/dev/loop0                     squashfs 
/dev/loop1                     squashfs 
/dev/loop2                     squashfs 
/dev/loop3                     squashfs 
/dev/sr0       dos             iso9660  
/dev/nvme0n1   dos                      
/dev/nvme0n1p1 dos    0x83     ext4     Linux
/dev/nvme0n1p3 dos    0x27     ntfs     Hidden NTFS WinRE
/dev/nvme0n1p4 dos    0x82     swap     Linux swap / Solaris

The appearance of “DOS” is bothering me, but I don’t know if that’s relevant.

Where do I go from there?

Thank you.

It shows you’re using an MBR (“dos”) partition table. How and why?

Where’s your ESP (EFI system partition)?

Yes, that was bothering me, as it looked wrong. I have no idea “why” or where EPS/EFI is.

Again, this system was perfectly fine until I swapped graphics cards (physically swapped them only, no software installations). However, I fail to understand how that could cause any changes to the system software.

Were you using legacy (“MBR”) boot with Grub, prior to this?

Did you by chance disable legacy boot in the BIOS optios?

I’m sorry, but I don’t know the answers to those questions. I don’t recall, anyway.

You can try the above steps again, but when it comes to re-installing Grub, there’s the option to manually specify it as MBR:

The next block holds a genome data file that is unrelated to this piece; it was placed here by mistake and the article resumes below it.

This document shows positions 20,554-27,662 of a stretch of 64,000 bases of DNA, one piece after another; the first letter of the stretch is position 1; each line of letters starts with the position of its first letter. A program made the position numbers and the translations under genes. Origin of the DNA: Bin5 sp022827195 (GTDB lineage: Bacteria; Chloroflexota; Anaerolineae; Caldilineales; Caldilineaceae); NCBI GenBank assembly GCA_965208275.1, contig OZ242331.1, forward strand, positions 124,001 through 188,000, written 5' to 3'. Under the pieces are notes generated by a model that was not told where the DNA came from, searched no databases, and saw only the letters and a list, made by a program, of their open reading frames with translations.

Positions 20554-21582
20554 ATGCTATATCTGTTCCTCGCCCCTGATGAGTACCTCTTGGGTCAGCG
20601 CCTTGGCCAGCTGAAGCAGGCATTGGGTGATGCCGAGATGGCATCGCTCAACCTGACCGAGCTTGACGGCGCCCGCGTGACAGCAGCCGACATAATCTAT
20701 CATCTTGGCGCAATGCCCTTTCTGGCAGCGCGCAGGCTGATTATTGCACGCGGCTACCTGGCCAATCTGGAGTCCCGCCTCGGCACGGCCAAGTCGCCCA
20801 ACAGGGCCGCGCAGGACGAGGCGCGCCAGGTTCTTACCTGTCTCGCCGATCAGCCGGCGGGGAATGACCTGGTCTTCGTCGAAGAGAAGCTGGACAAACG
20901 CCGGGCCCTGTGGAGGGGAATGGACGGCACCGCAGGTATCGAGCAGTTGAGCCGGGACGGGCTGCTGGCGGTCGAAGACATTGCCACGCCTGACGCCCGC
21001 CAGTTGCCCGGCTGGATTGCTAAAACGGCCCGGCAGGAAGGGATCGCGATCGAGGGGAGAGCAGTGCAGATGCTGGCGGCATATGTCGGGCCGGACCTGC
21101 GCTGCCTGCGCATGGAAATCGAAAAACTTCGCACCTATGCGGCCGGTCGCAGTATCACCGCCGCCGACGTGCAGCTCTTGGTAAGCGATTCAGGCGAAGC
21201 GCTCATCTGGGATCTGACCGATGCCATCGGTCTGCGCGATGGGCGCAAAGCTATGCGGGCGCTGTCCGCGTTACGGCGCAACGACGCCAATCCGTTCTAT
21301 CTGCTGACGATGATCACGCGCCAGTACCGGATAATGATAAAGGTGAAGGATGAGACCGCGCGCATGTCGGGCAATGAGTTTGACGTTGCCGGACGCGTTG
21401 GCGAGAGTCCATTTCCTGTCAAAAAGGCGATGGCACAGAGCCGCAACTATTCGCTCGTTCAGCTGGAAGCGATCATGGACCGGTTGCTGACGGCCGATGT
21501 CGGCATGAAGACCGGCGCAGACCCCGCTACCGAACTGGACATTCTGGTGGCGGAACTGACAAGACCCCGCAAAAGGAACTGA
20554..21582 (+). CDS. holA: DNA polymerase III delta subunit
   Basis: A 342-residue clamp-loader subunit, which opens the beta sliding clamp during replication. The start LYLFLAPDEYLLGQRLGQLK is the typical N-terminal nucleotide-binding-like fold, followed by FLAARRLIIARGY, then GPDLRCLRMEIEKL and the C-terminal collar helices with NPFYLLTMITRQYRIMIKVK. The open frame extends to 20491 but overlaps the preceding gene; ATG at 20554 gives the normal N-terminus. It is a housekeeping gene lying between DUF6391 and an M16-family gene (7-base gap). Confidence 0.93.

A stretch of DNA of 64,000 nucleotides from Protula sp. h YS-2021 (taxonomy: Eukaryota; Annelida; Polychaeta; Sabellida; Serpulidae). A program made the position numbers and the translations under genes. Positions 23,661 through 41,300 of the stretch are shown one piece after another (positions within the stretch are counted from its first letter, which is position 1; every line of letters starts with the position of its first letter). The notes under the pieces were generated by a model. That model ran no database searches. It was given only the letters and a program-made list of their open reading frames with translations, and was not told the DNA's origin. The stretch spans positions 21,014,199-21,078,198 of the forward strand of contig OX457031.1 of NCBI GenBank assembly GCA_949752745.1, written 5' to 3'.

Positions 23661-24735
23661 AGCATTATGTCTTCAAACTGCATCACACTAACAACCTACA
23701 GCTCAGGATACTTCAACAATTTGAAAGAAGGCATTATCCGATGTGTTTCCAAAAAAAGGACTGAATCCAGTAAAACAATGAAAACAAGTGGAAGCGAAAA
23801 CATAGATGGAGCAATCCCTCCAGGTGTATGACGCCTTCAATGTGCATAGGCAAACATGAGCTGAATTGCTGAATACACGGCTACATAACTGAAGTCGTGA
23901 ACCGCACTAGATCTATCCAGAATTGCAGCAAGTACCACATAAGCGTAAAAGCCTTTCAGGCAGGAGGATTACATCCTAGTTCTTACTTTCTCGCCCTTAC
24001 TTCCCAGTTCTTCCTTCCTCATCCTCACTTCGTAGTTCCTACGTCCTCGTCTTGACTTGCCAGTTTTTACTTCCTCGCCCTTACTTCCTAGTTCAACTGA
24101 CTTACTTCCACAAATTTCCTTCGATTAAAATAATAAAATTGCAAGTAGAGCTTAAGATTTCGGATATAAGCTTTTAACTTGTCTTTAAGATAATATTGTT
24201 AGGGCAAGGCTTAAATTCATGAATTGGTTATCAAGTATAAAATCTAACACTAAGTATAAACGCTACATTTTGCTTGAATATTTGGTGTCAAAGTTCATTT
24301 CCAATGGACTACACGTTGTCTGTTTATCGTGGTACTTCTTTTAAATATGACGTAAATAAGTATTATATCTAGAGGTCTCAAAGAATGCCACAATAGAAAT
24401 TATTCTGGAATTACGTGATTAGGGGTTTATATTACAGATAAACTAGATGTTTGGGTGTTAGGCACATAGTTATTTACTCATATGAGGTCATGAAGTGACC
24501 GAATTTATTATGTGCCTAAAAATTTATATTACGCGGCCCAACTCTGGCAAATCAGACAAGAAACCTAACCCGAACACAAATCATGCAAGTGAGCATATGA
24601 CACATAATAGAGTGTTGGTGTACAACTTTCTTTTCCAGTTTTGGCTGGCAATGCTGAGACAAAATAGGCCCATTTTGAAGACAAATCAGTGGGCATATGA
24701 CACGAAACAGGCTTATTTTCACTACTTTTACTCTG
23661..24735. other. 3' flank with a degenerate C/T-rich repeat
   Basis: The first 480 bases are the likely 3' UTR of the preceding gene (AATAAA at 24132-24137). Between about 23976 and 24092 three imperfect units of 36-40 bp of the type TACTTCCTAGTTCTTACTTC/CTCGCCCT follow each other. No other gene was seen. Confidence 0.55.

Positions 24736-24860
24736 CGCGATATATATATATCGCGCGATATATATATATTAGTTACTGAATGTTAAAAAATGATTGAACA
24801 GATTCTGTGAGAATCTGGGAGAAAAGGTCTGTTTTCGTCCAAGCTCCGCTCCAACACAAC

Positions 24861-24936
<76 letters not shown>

grub-install --target=i386-pc /dev/nvme0n1

To be honest, I never tried this on an NVMe. It might give you issues.

I’m not even sure if you used to have an ESP, and it got deleted. Or if perhaps you were using legacy boot this entire time, but disabled it by mistake in your BIOS options.

EDIT: By the way, encapsulate your commands/output within three tildas above and below the text.

Where we you seeing this? From the bootable live USB?

That command didn’t seem to improve anything, or to change anything as far as I could tell.

I don’t know what the source of the problem is, or why everything was fine up until this particular point. I didn’t change “legacy boot” in the bios recently, if ever. I don’t believe I’ve seen “DOS” in the lsblk output before, though.

I don’t know how to proceed. I could do something drastic like reinstall, but I’d rather not, especially without knowing what the problem is or how it came to be.

That was from the boot screen that comes up while booting the Manjaro live disk.

Going to be unavailable for a bit.

But your layout seems “off”.

An MSDOS partition table (not GPT).

And no EFI system partition.


Ok, thank you for your help.

Did it spit out an error message?

Did you try booting (but this time telling your BIOS to use legacy boot)?

Very odd: It works fine now! I had built a duplicate user on a second drive, but didn’t mess with anything else (it still wasn’t working after I set all that up). I couldn’t even find “legacy boot” in my BIOS utility, at least not in the boot section. But today it’s working!

However, “dos” still appears in the lsblk output, compared with “gpt” on the new drive.

I’m not sure what to make of it. It repeatedly failed to boot without any changes, and it appears to now work again as if nothing had happened, also without any pertinent changes. I also don’t understand the “dos” issue.

  • I used clamav with nothing found (may not be using it right).
  • I checked the SMART status of the drive with no errors found.

Is there anything anyone would suggest at this point?